5 Ways to Avoid Bankruptcy for Your Business

 
12/17/2021



Photo by Karolina Grabowskafrom Pexels

By Maggie Bloom,

Starting a business can be very stressful, and filing for bankruptcy is even more disappointing. Whether or not your business is struggling, the pain from trends in bankruptcy is felt by all the companies. As a business owner, it's essential to act fast and cushion your entity against going bankrupt. 

1.   Prioritize debt repayment and Be Conservative

Many businesses tend to borrow more money than they can repay which in turn, it gets them into trouble as the repayment period approaches. As a business owner, it is more advisable to steer clear of borrowing, which saves you from over-extending. Prioritizing debt repayment is also another way that keeps from over-extending. While assessing your strategies for debt repayment, low-interest debt and secured debt should be your priorities. Unsecured debt should always be avoided and go for favorable repayment terms in loan financing. Also, do not make assumptions regarding your customers or business. Avoid taking unnecessary risks as it may result in eventual bankruptcy for your business. Always have a backup plan for worst-case scenarios. Don't be over-optimistic and assume that all your customers will always stay or pay. The most prominent entrepreneurs in the world take mitigated risks and ensure their businesses are cushioned.
 

2.   Talk to your lenders

Communicate and respond to your lenders, especially if running the business becomes more stressful. It aids in not raising alarms when you are late for payment or skip a payment. The best way to deal with the situation is to respond to the lenders or set up a meeting and explain your shortcomings. However, if your business is bankrupt, you might consider getting a consumer proposal that will help renegotiate your repayment terms. Also, you can set up a meeting with the lenders and try to extend your loan repayment time or get a new repayment plan. 

3.   Create an effective Business Plan

Unfortunately, some businesses don't have a written business plan. In most cases, the company began as a small start-up; therefore, the business owner doesn't see the need to have a business plan. But as the business grows, the owner might find themselves not meeting their goals or objectives. Having a business plan is very important as it outlines its strategy, its long-term goals, and what they plan on achieving at a particular point. A business plan also helps the employees stay focused on what matters and set their minds to attain its goals and objectives. Lack of planning may result in bankruptcy or insolvency of the business since there isn’t an end goal.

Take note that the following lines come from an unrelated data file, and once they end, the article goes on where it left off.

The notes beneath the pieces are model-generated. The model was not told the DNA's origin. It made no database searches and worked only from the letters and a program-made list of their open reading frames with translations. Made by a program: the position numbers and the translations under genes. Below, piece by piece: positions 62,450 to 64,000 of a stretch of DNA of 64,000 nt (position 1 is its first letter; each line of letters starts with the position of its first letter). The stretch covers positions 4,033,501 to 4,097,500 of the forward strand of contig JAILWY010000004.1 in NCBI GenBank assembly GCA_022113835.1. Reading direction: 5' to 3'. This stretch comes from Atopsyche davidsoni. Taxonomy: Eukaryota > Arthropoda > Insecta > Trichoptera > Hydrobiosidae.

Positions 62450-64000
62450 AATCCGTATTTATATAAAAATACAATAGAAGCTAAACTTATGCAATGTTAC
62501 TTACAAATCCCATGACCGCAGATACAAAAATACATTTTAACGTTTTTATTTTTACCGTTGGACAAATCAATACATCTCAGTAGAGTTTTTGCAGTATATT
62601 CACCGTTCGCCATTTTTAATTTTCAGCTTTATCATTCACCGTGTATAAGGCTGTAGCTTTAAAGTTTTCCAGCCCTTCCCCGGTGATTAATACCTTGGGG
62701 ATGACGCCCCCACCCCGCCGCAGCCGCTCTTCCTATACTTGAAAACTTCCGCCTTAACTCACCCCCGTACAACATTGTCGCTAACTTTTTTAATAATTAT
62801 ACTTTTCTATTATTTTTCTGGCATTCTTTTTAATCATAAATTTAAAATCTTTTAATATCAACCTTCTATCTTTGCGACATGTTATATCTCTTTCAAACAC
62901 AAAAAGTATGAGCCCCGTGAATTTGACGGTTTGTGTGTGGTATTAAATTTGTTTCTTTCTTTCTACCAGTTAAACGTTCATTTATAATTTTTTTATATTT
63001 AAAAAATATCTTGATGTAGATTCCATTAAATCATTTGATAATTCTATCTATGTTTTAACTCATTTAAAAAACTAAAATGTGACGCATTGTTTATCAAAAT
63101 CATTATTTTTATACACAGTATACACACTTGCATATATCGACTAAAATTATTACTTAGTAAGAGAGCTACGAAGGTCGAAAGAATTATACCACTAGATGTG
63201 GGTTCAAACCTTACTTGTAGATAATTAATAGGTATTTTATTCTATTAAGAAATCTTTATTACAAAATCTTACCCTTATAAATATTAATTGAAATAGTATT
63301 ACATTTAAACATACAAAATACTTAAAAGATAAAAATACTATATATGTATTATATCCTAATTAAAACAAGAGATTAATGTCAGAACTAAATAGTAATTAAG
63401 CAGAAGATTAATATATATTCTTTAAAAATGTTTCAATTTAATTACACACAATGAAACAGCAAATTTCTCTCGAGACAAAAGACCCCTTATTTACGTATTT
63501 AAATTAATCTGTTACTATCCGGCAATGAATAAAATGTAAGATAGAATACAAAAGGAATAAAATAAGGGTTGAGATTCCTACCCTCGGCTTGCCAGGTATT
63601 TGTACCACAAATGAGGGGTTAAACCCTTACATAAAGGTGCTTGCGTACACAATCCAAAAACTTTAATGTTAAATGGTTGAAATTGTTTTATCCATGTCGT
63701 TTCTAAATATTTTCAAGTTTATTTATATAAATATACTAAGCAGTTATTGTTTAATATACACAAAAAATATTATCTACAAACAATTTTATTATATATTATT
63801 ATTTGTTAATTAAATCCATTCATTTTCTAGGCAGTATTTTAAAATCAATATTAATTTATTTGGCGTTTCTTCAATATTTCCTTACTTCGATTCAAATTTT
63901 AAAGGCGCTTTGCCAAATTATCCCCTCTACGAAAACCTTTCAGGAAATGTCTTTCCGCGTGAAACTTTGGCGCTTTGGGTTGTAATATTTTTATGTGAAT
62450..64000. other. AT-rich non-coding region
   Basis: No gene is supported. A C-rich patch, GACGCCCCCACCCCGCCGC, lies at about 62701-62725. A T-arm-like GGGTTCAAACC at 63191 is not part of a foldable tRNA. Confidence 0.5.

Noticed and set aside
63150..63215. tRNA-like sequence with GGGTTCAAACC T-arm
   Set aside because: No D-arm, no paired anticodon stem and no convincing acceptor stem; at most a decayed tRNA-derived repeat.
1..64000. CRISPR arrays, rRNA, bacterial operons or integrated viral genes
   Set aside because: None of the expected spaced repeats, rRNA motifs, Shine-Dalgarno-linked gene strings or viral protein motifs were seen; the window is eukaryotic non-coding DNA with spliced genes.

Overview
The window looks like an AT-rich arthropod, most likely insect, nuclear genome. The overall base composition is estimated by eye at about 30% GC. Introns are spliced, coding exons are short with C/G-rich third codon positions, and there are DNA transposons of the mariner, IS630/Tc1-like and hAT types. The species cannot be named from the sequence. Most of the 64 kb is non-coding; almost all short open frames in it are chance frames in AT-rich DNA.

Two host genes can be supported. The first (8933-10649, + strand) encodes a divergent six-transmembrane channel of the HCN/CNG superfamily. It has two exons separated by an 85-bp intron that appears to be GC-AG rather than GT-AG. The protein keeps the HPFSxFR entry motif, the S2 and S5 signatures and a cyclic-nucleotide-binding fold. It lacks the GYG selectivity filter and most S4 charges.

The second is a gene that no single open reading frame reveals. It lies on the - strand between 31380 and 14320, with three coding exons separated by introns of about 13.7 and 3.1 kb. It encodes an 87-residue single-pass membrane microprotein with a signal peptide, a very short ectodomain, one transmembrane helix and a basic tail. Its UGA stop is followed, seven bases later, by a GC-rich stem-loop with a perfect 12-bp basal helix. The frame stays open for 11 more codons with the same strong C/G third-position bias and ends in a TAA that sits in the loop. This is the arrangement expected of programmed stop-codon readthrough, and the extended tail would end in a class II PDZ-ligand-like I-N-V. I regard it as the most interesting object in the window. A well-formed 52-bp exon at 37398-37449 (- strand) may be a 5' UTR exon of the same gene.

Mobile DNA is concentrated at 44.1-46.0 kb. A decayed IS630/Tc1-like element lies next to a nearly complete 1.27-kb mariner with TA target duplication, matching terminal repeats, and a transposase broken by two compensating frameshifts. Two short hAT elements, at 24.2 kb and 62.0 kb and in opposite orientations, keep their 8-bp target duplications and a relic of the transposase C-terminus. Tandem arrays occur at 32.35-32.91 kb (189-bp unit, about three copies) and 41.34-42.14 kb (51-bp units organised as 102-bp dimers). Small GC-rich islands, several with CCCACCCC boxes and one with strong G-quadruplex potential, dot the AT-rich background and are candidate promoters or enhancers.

4.   Evaluate insurance policies and assess unnecessary expenses

Request monthly statements and revise them to make sure money is spent on necessary expenditures. If there are unnecessary expenditures or reoccurring charges in your account, develop a plan to eliminate them.
 
In many businesses, insurance is a significant expense. Insurance premiums keep increasing every year, causing the business to channel more money towards policy payments instead of investing the money elsewhere. Thus, it's essential to discuss how to get better policies that favor your business with your insurance agents. Life policy is one of the available options to consider since it allows you to borrow against its cash value.
 

5.   Have a Retirement Strategy and take advantage of Tax Reform

Creating a retirement strategy is as crucial as writing a business plan. It's critical to choose your successors earlier to ensure a smooth transition. Ensure that the succession plan has a funding source or create a strategy to fund it. It's also important to liaise with professionals or lawyers to ensure a well-crafted plan is in place. In addition, tax reform allows businesses to use the unused money from tax savings to repay their debt or add on to their cash flows.
 
Running a business can be pretty tiresome and requires a lot of patience. Always have discussions with your employees about your objective’s goals, take calculated risks, and, if necessary, make significant decisions that will steer your business forward. Ensure your employees are focused and happy in the job environment. Seek professional help and maintain good relationships with lawyers and accountants, as they may help you come up with great strategies, make better decisions, or avert bankruptcy.




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